Upstate Forever protects two Polk properties in ‘Old Hunting Country’

Published 3:33 pm Wednesday, January 21, 2009

A view on the Lonnes Tract&bsp;

Four noteworthy species of flowering plants have been discovered on the property, including Virginia snakeroot, whorled horsebalm, Biltmore carrion-flower, and Virginia spiderwort. &bsp;

The property is almost totally forested and provides significant wildlife habitat.&bsp; The Eifert Tract has approximately 2,300 linear feet of frontage on I-26 and thus provides high-profile scenic significance and public benefit.

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The Lonnes Tract, adjacent to the Eifert Tract, consists of 22 acres owned by Wolfgang and Joan Z. Lonnes.&bsp; The North Pacolet River marks the property&squo;s southern boundary, with over 4,552 feet of frontage.&bsp; Like the Eifert Tract, the property also features unique natural beauty, substantial wildlife habitat, and historical significance. &bsp;

Both properties sit adjacent to Cotton Patch Farms, a 403-acre property already protected by Upstate Forever.&bsp; Several other protected properties are in the vicinity.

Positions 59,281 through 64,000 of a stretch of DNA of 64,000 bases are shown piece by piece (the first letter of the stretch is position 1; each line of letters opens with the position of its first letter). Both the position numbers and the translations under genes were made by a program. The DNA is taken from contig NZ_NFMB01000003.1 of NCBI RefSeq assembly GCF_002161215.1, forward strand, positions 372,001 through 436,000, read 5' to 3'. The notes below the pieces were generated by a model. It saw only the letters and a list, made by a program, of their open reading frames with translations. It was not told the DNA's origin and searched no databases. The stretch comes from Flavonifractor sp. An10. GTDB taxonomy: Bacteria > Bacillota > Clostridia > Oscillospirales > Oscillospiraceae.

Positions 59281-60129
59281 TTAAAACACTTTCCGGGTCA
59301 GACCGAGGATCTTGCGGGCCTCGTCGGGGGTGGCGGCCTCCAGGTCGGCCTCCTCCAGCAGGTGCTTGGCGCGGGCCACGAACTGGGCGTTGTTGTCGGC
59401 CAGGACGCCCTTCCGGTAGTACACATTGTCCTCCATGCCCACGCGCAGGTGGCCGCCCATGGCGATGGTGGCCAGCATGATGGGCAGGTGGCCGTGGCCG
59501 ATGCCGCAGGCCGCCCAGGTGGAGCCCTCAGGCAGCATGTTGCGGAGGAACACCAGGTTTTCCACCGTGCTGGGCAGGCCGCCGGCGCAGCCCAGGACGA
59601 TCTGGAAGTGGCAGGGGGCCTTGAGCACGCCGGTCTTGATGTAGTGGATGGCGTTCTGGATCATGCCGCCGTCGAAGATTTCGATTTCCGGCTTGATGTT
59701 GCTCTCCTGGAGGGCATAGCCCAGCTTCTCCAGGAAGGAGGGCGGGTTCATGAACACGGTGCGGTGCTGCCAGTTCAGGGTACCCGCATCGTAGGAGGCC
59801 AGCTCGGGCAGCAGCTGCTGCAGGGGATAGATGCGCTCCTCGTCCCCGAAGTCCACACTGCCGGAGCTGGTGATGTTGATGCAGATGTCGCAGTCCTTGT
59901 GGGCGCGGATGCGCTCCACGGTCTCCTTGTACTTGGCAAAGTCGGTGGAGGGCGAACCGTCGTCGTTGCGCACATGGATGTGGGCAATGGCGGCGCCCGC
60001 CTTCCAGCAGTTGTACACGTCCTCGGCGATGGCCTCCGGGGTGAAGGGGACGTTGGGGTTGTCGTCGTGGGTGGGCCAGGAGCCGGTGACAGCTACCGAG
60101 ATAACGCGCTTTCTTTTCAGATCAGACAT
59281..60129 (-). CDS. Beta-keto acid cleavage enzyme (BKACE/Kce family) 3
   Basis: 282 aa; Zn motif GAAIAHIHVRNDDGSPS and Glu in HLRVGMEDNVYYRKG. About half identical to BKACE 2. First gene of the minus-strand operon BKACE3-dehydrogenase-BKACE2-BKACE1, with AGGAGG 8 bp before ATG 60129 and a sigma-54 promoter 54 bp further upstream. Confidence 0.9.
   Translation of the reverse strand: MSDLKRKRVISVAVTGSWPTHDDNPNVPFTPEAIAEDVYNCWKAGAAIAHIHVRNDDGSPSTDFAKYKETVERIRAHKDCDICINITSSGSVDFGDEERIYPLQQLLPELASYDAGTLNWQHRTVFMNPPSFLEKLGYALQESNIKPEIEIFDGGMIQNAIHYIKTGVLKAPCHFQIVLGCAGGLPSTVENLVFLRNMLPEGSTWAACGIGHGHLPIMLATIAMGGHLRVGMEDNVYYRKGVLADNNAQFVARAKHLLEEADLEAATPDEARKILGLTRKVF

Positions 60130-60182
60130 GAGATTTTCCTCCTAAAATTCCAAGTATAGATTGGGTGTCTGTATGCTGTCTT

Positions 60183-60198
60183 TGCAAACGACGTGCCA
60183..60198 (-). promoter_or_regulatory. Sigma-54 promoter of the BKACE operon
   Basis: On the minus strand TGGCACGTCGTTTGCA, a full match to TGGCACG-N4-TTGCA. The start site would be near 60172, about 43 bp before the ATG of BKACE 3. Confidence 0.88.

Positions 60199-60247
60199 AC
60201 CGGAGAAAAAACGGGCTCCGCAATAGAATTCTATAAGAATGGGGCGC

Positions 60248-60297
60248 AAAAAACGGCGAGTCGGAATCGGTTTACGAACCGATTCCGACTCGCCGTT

A voluntary contract between a landowner and a qualified land trust, a conservation agreement retains private ownership for the landowner, who relinquishes some or all of the rights to develop a property.

Upstate Forever&squo;s Land Trust program now holds conservation agreements on nine properties in the Landrum-Tryon area, for a total of 2,328 acres; the organization has 57 conservation agreements totaling 10,391 protected acres in the 10-county Upstate South Carolina as well as Polk County.&bsp;&bsp; &bsp;

Upstate Forever is hosting a seminar on Feb. 3 at the Carolina First Center in Greenville to educate landowners, professionals, and others about conservation agreements and their potential tax advantages. Professional development credits are available for accountants, attorneys, urban planners, financial planners, and foresters. For more information about the conference, visit or call (864) 250-0500.